Cuna de Tierra
The reaction to two external forces —the program and the natural context— makes the project a kind of inevitable answer. On the one hand, we have the approach to the site using the very soil that nourishes the vines and gives the landscape its hue, as well as being the project’s construction material known as tepetate. On the other, the program is fragmented into volumes corresponding to the winemaking and distribution process, reflecting operational needs.
This discontinuity enables the addition of new bodies in the future, in case the program so requires. It also plays a fundamental role in the building’s thermal and functional performance, as well as in the insolation of the surfaces, where each body becomes a generator of shade for its neighbor. This composition makes the solids as important as the voids of the inner courtyards and the plazas between the volumes which, as well as being workspaces, also give the interiors natural lighting and ventilation.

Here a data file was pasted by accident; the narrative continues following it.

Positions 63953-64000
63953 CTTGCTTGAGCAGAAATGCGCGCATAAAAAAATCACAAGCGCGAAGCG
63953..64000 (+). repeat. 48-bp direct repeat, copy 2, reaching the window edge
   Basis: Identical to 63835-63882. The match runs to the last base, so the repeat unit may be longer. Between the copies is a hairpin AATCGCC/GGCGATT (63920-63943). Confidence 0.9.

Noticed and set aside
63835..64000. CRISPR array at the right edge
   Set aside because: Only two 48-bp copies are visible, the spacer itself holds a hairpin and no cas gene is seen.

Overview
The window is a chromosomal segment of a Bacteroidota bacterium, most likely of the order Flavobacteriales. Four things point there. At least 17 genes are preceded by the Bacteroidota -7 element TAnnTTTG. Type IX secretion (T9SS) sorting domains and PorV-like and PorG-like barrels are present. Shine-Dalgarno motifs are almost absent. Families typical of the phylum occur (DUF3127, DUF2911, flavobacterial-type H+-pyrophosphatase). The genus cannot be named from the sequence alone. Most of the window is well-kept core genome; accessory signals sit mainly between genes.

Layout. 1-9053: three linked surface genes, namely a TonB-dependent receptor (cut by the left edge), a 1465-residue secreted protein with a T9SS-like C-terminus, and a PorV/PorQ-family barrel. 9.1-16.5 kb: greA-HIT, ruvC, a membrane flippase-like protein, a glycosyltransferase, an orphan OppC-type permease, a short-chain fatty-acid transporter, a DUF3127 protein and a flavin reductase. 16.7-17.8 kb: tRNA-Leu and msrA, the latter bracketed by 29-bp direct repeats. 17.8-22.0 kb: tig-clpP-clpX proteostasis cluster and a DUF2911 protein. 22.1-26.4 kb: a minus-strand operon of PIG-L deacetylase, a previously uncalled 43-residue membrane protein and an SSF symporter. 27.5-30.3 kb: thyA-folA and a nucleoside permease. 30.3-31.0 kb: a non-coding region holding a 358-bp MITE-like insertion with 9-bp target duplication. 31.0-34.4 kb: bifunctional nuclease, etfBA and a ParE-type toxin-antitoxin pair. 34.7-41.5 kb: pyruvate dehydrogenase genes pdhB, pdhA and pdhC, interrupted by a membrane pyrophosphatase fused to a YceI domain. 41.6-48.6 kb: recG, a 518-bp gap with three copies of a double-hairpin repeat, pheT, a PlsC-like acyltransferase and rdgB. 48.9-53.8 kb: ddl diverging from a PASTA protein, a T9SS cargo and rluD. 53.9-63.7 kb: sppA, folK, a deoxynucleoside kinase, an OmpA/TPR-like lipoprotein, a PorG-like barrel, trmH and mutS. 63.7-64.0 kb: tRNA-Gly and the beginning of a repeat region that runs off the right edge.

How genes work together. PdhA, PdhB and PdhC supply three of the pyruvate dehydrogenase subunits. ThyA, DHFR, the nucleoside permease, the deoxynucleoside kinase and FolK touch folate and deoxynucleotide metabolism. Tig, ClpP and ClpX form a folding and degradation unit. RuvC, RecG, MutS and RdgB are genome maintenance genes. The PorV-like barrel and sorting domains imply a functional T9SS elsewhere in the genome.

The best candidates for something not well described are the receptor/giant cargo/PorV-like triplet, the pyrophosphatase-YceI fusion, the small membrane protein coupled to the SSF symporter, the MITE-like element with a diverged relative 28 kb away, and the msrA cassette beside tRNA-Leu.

The darkness required for proper wine storage is a defining requirement, underlining the importance of the relation between solids and voids of this project and giving particular emphasis to using the space based on the experience of intermittency.
Dolores Hidalgo, Guanajuato, 2011
Photographs: Ignacio Urquiza / ESTUDIO URQUIZA Taller de fotografía